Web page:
The UN-facilitated peace talks over Yemen that have been taking place in Kuwait since April have reached a "final stop", it was announced on Saturday.
But UN Special Envoy for Yemen, Ismail Ould Cheikh Ahmed promised that peace talks will now enter a "new phase" where the focus would be on talking to the warring sides separately "to crystalize precise technical details."
Matthew Wells reports.
The talks were convened by the Special Envoy after a ceasefire was declared between the Saudi-led coalition backing President Abdrabbuh Mansour Hadi, and the opposition Houthi rebels, who have the reported backing of Iran.
Civil war since early 2015 has left more than 6,500 dead, many civilians and at least 14 million Yemenis are food-insecure.
In his statement this weekend, the UN negotiator said that there would be a month-long break, in order to give the parties time to consult with their respective leaderships.
He blamed the end of the Kuwait phase of talks on a "deficit in trust" adding that "we must continue to urge the parties to initiate a series of confidence-building measures."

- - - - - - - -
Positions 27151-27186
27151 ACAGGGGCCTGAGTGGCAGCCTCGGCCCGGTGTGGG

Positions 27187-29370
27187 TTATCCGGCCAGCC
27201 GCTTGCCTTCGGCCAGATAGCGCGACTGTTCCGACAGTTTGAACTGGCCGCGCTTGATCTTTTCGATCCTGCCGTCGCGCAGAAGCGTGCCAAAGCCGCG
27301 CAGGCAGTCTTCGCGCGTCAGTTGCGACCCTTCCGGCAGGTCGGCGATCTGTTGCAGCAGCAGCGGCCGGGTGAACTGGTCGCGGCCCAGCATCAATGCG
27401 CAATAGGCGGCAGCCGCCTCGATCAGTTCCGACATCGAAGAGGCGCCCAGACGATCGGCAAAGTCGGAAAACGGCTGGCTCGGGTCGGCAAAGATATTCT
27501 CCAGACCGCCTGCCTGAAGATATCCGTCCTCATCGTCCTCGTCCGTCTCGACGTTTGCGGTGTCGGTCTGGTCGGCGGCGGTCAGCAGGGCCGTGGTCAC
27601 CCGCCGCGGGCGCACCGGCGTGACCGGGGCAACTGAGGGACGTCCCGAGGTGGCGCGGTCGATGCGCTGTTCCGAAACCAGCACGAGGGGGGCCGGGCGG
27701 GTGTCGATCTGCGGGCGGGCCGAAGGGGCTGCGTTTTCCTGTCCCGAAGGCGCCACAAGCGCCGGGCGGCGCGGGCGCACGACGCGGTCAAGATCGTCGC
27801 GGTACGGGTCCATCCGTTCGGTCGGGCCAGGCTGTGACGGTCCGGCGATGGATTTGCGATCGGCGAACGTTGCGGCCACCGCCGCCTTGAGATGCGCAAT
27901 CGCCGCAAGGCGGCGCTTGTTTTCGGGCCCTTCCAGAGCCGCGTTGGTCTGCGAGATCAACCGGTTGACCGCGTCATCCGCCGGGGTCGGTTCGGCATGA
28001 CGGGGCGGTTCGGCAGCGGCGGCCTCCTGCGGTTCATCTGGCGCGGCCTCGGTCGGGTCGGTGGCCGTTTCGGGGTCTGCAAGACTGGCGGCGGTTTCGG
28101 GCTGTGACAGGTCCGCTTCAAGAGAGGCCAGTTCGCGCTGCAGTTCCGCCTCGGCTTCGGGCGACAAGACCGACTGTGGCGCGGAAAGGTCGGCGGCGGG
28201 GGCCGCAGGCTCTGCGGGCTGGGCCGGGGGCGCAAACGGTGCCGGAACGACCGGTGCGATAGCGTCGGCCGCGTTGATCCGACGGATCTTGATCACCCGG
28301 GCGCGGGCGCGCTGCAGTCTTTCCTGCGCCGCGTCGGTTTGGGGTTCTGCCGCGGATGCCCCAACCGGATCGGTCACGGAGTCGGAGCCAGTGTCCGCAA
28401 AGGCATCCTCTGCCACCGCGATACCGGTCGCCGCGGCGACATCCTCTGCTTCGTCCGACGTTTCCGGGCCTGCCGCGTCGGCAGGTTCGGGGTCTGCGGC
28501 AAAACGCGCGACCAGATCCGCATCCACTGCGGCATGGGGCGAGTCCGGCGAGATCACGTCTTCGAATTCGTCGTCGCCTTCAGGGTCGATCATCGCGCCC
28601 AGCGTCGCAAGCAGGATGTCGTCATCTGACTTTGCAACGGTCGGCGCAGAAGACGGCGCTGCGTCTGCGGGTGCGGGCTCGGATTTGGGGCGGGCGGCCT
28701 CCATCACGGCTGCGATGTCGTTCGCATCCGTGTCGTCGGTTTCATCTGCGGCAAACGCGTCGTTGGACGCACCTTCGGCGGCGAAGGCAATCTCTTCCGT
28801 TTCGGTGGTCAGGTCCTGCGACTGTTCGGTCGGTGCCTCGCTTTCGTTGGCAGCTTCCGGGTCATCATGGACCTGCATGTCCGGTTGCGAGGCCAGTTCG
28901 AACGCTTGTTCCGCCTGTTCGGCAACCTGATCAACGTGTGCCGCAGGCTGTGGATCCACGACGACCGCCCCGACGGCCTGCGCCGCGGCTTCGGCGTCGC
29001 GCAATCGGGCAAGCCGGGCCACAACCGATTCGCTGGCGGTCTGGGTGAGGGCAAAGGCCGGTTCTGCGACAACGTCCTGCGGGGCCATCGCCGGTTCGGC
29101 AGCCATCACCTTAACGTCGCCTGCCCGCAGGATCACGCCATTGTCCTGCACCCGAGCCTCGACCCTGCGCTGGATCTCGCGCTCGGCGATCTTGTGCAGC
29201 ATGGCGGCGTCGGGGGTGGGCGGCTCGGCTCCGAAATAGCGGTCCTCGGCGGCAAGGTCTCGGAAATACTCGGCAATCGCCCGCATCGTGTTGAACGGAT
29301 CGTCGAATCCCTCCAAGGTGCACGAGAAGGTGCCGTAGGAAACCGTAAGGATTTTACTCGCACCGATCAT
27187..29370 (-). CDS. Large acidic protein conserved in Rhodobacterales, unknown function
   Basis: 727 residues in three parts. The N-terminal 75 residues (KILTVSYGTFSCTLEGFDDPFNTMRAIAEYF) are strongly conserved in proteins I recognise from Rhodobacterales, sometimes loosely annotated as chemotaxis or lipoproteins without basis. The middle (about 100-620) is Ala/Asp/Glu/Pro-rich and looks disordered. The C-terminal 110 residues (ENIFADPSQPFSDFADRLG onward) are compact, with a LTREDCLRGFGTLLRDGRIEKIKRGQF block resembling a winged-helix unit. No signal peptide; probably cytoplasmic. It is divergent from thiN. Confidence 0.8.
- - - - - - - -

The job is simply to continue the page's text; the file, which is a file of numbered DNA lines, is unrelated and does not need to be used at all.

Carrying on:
The envoy said he was "here to sound the alarm" for everyone involved in Yemen's increasingly dire conflict, and tell them there was "no economic solution except through a lasting political solution."
The suffering of the Yemini people through war, was being compounded by a faltering and dangerously unstable economy he added, and he urged the two sides to unify their efforts towards a durable peace, in one of the Middle East's poorest countries.
Matthew Wells, United Nations.
Source: United Nations Radio.